We’re a little over a week out from the opening of “Watchmen,” a movie I’m more excited to see than any other in a long, long time. I didn’t even have this level of anticipation for “The Dark Knight.” I finished my pre-screening homework tonight, completing my first read of my 20-year-old trade paperback collection of the 12-issue limited series that spawned the film.
I hadn’t read “Watchmen” in I’m honestly not sure how long; it’s been 15 years at the absolute least, and likely closer to 20 at this point. There were things I recalled – vague recollections and bits-and-pieces flashes triggered by the various trailers for the film playing everywhere you look – but I had forgotten even more, to the point that this latest read was all but new material.
Moreso than the details of the story, I had forgotten just how absolutely brilliant “Watchmen” is. After I finished it tonight, I wondered if I had even realized what a masterpiece it was when I first read it. I know I enjoyed it; I’m just not sure I was at a place in my life to actually get it. I think I get it now. And it’ll certainly be less than 15 years before I read it again to test whether I am correct.
Setting aside the source material — material which, as time goes on, seems increasingly regarded as one of the 20th centuriy’s finest literary works — the advance material for the film makes it seem as if its creators have crafted a movie that should be tremendously entertaining to watch. Reading the source material again, and you realize quickly the enormity of the task they’ve taken upon themselves in rendering this story to film.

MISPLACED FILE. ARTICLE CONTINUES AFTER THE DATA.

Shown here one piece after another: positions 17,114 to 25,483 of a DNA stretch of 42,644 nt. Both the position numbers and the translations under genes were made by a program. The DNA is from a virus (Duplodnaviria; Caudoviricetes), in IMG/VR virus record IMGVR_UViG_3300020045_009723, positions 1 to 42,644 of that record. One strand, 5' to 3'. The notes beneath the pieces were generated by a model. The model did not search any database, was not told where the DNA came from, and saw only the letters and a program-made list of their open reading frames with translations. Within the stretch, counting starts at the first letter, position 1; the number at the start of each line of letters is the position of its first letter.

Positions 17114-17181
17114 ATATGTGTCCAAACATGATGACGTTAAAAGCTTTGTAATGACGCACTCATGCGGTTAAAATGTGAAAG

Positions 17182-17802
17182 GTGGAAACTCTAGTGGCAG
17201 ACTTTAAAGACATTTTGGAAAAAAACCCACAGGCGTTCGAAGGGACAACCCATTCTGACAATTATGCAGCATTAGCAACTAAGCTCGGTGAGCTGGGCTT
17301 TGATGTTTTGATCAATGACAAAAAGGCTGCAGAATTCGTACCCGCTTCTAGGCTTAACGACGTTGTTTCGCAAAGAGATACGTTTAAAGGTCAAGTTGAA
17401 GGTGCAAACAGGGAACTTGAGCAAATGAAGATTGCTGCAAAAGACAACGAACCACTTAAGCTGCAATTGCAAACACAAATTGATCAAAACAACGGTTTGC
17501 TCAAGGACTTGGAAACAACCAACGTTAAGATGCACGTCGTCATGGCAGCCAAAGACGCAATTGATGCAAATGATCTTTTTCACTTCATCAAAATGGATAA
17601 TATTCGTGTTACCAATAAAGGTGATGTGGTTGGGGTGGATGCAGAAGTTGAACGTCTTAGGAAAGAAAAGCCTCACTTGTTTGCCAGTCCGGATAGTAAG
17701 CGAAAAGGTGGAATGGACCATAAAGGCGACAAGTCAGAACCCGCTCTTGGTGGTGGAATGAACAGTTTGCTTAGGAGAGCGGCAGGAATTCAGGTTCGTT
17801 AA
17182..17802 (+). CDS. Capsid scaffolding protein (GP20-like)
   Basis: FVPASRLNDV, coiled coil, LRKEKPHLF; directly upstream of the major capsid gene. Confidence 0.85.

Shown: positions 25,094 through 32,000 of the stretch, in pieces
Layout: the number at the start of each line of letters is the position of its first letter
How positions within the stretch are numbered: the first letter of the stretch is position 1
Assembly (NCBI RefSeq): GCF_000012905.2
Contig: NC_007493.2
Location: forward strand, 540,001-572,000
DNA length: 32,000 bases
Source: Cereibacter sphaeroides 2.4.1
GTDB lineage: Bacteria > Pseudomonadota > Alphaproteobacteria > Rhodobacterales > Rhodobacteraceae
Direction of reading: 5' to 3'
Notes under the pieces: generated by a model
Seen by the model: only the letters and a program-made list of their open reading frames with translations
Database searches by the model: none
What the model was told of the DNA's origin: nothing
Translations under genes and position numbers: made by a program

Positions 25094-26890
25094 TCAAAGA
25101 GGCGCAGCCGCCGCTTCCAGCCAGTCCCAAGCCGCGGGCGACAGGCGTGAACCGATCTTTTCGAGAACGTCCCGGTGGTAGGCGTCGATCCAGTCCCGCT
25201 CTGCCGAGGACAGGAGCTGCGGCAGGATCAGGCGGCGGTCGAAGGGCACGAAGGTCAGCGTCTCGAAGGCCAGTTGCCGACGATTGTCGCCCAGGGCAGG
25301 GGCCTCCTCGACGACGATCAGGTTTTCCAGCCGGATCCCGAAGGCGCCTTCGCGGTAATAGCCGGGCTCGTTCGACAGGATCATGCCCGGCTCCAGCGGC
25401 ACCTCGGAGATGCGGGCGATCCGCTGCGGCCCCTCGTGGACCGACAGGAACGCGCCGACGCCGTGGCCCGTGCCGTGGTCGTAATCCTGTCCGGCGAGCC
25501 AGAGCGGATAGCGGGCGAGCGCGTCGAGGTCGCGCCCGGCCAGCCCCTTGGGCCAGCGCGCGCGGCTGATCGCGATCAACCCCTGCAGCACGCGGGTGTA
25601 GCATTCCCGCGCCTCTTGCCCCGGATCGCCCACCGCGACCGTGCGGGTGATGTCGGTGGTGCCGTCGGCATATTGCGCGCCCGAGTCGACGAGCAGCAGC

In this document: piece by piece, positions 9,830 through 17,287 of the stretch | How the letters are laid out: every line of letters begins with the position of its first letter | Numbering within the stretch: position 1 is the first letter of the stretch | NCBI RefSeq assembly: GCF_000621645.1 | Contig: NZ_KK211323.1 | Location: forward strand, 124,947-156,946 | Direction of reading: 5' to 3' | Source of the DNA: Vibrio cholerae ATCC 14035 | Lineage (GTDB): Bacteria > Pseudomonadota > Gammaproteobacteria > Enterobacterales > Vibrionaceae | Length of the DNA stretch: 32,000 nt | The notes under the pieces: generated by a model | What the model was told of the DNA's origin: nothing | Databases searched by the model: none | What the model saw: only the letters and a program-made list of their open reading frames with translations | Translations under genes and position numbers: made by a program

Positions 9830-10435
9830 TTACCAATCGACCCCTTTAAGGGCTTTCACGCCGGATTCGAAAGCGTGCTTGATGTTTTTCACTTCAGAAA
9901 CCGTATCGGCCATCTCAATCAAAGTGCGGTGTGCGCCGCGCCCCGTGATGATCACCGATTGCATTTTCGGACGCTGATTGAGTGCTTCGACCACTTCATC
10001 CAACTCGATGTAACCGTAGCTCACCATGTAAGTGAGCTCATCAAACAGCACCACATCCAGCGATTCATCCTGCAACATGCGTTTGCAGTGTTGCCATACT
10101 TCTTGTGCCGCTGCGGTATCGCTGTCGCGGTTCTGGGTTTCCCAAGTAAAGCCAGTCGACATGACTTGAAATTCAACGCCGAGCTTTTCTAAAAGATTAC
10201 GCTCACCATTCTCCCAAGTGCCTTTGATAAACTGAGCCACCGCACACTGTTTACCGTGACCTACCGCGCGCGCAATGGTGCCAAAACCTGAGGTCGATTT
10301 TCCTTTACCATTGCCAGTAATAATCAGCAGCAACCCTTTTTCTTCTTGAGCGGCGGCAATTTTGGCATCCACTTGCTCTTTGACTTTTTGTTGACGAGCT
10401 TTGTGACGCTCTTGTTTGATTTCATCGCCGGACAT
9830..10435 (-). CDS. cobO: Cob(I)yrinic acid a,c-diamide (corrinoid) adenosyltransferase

I find that it’s necessary to always keep expectations in check for movies, because at some step in the evolutionary food chain of films, there always seems to be someone intent on screwing things up to please a focus group or appease an investor. Some broken cog in the machine not allowing movies to be what they could be, out of fear or ignorance or a simple grab for a bigger piece of the box office pie. Whatever the cause, disappointment and letdown seem far more frequent reactions than having that thought enter your mind that this time, by jove, they’ve done it.
If they should fail, or succeed even on some marginal level, “Watchmen” will still probably turn out to be a, pardon the pun, watchable and perhaps even enjoyable movie.
But what if Zach Snyder, the director of “Watchmen,” pulls this off? What if he has legitimately succeeded in translating this work to the big screen in such a way that the film reflects the greatness of the comic book series?What if it really is the film adaptation of this comic book that we’ve all played through in our minds while reading the story?
What if he’s done it?
My homework is done… Now I just need a ticket so I can see for myself.